Industry group Diversity and Inclusion at Conferences and Events (Dice) has launched an outdoor advertising (OOH) campaign to challenge the lack of diversity in events.
The work is the brainchild of creative duo Katherine O’Connor and Alicia Hessey, University of Lincoln students, who responded to a brief from the Dice team as part of their sophomore project.
The “Your Event is Shattered Without Diversity” campaign will run in partnership with Isolated Talks (an initiative of creative agency Gasp) on nationwide digital billboards courtesy of Clear Channel.
The “Your event is broken without diversity” campaign will run on billboards donated by Clear Channel/Image via Dice
The creation itself is based on the visual of a broken screen on each digital billboard, reflecting the idea that any event that only amplifies the voices of certain groups – such as middle-class white men – essentially silences all other voices. The lack of representation reflects a broken system, backed by corporate lighting that would rather discuss change than enact it.
O’Connor and Hessey say what inspired their idea “is the fact that Dice’s team says they don’t want it to exist, but it has to exist”.
“The diversity of your event shouldn’t be a choice. It’s not just about who is on your panel, but also about the content of the event. If your event isn’t inclusive, it’s inadequate. It’s broken.”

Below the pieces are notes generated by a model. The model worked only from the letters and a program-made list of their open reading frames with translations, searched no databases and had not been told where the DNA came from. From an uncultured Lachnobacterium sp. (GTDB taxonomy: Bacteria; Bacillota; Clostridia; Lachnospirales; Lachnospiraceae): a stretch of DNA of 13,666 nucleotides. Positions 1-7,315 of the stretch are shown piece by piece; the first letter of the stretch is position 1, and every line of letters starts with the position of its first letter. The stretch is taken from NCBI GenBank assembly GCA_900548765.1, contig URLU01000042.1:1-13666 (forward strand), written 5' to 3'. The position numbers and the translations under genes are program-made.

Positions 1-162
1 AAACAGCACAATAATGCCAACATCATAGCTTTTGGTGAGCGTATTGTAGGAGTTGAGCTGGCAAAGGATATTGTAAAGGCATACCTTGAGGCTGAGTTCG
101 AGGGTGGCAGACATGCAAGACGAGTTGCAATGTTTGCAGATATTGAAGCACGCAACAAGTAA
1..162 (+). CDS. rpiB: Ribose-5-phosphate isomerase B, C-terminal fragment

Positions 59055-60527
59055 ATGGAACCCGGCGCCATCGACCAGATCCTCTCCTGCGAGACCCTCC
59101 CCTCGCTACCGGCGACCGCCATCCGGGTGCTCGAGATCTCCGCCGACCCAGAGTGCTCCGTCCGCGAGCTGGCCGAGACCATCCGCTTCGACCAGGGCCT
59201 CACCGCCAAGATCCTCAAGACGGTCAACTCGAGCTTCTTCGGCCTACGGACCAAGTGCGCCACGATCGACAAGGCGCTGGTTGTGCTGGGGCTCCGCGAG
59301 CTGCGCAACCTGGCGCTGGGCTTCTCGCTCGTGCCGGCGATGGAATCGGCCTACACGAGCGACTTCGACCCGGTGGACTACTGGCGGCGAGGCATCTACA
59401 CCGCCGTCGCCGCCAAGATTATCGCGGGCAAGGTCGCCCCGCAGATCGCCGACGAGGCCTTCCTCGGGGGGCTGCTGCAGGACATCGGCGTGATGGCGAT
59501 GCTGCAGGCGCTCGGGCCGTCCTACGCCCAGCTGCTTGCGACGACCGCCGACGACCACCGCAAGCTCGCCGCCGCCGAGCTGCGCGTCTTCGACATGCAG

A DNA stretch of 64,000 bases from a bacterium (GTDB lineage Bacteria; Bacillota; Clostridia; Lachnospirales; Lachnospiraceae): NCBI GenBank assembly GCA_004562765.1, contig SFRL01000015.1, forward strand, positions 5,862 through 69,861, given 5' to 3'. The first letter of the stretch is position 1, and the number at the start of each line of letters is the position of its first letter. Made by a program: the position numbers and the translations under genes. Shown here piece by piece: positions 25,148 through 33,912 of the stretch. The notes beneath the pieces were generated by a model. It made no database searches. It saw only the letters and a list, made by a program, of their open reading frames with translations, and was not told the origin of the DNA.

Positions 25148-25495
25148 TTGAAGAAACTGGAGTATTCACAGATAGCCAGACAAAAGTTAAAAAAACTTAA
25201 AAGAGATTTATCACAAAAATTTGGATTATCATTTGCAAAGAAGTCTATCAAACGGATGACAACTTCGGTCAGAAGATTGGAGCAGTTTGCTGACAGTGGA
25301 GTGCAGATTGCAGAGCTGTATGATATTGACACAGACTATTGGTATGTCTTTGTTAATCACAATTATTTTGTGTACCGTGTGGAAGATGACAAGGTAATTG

Amy Kean is one of the co-founders of Dice. She says male-dominated panels or panels that only feature white speakers (aka “manels” and “wanels”) are “morally incorrect.”
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“That’s why we launched Dice; to guide people through the curation of an inclusive event. A conference without diversity in its programming is boring, backward and inevitably biased, and there is no debating that. That’s a fact.”
She adds, “Our hope with this campaign is that it will remind event organizers that talking about change is not a substitute for doing or being change. We have evidence that the Dice Charter is a brilliant catalyst for this progress.
The campaign is also part of a series of activities planned by Dice to foster greater diversity in the events industry. No event that has more than 50% male or more than 70% white in its lineup will ever be certified by Dice.
The group believe now is the time to move from awareness to action, and with this in mind, illuminating government-funded research is currently underway with the University of Surrey. The four-month project aims to reveal the extent of the event’s inequality problem, as well as use AI technology to understand bias in terminology used in marketing materials.